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Hey guys - searched but didn't really find any specifics for this: A buddy & I were surf fishing just past park west on the beach, and a 18-20 foot center console buzzed past about halfway between the shore & the sandbar. We didn't have lines in the water, so no worry there, but LOTS of people out swimming closer to the parking lot. My friend was pissed & said that unless they were pulling up to shore, boats had to stay out past the sandbar. Any truth to that? Anybody have a local law to cite?
Where were you fishing at? I know alot of guys have been hounding the beach for Tarpon lately.
 

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Per Okaloosa county:


Section 4. Gulf of Mexico-Watercraft distance from shore, generally.

A. The operation of any motorized watercraft within seven hundred (700’) feet of shoreline of the Gulf of Mexico in Okaloosa County including the incorporated areas is hereby prohibited subject to the exemptions provided in Section B hereof.

B. The operation of non-propeller driven motorized watercraft within seven hundred (700’) feet of the shoreline of the Gulf of Mexico are hereby exempted under the following conditions:

1. The owner or leaseholder of property bordering the Gulf of Mexico may give written permission for non-propeller driven motorized watercraft to enter and exit the shore adjacent to the property owned or leased within a corridor established, maintained, and subject to the following conditions:
a. The corridor must be as least twenty (20’) feet in width and not greater than forty (40’) feet in width and extending seven hundred (700’) feet perpendicular to the shore. Only one corridor will be allowed on each site.

b. The corridor is to be clearly marked along both sides with orange buoys that are at least eighteen (18”) inches in diameter and anchored seven (700’) feet from the shoreline. Marker buoys must be removed when the corridor is not in use.

c. The corridor must be at least ten (10’) feet interior to the extension of the property line of the permitting owner or leaseholder

d. Entrance into the corridor from the shoreline must be marked by orange or red cones which must be at least twenty-eight (28”) inches high erected at the waterline.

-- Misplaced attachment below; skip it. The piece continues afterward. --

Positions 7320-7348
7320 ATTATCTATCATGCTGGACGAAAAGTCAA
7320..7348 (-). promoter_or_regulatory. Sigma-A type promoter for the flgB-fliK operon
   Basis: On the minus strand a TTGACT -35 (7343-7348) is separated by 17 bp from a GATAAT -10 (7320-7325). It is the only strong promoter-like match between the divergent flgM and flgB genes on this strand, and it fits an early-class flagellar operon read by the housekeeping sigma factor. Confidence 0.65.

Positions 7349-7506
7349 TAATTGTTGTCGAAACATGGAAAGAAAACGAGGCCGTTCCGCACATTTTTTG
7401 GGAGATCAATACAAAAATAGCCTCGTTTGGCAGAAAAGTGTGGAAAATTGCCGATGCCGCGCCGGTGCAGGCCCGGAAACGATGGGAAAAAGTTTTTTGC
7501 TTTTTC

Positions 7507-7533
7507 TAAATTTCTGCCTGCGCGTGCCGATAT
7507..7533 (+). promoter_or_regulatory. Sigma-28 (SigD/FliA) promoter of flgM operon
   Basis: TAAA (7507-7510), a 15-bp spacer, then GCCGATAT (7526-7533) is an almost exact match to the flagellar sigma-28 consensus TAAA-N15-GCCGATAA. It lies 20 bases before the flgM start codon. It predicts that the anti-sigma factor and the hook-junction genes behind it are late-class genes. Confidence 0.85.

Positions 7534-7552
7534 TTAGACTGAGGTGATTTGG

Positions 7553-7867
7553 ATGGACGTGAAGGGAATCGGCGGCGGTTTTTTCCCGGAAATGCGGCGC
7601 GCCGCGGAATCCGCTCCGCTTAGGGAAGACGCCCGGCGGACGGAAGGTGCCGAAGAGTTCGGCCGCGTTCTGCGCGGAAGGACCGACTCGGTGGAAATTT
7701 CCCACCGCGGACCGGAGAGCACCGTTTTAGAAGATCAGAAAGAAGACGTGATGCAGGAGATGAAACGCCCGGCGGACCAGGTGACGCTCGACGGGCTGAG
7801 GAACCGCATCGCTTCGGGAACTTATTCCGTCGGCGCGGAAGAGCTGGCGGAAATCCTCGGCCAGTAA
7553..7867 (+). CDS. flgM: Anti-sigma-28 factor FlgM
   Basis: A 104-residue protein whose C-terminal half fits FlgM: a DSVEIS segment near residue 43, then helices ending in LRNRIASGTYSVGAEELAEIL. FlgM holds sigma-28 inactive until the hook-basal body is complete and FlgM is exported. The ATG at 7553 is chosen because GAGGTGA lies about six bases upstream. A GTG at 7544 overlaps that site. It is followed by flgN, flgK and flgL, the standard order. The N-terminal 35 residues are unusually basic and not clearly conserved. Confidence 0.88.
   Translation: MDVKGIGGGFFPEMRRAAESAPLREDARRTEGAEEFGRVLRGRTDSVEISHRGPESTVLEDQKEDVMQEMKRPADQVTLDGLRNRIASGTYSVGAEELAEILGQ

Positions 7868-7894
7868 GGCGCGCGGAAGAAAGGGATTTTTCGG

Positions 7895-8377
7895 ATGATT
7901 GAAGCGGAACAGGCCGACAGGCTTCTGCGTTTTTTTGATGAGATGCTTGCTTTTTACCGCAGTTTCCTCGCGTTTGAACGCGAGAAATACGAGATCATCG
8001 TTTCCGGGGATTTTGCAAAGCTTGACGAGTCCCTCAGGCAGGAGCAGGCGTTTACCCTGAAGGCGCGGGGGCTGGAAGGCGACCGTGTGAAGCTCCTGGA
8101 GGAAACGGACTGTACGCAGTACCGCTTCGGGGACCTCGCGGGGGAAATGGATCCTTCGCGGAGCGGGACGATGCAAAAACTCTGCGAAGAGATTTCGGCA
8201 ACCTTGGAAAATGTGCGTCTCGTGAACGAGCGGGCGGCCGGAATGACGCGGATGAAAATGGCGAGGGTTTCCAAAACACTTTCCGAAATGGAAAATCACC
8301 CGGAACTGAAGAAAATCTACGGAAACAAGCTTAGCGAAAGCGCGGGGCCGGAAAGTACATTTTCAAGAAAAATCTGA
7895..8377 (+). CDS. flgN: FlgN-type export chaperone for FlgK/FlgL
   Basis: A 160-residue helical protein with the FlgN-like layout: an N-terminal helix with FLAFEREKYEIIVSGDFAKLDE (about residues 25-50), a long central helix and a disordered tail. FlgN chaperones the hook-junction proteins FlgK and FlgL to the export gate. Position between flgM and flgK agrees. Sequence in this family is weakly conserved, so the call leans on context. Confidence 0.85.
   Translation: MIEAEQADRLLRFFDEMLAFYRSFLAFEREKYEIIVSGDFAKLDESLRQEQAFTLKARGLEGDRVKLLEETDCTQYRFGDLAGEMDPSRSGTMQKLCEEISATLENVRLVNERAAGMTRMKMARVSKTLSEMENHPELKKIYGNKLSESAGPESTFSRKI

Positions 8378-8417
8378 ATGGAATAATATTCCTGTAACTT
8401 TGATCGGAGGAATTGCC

e. There shall be posted landward of the corridor a sign advising the public of the corridor and posting notice for vessels to proceed under idle speed.

f. Swimming, surfing, sailing or wading shall be prohibited within the corridor but non-propeller driven motorized watercraft shall yield the right of way to any persons located therein.

g. Non-propeller driven motorized watercraft shall be limited to the entry/exit corridor when closer than seven hundred (700’) feet from the shoreline and shall not exceed the idle speed or five (5 m.p.h.) miles per hour, whichever is greater, when within the corridor.

2. Commercial fishing boats are exempted from the provisions of this Ordinance while in the process of deploying nets while conducting fish netting operations, but shall not operate in excess of idle speed or five (5 m.p.h.) miles per hour, whichever is greater, when within seven hundred (700’) feet of the shoreline.

3. Publicly announced, properly authorized and supervised, and adequately patrolled regattas, speed trials, exhibitions, or other special events, when the same have been approved by the Board of County Commissioners and the applicant has provided a hold harmless agreement to the County, liability insurance in the minimum amount of $500,000.00 per person and $100,000.00 per occurrence naming the County as an additional insured on such policy, and such other conditions as deemed necessary by the Board including but not limited to protecting the environment, and assuring that adequate public facilities and emergency response teams and equipment are available.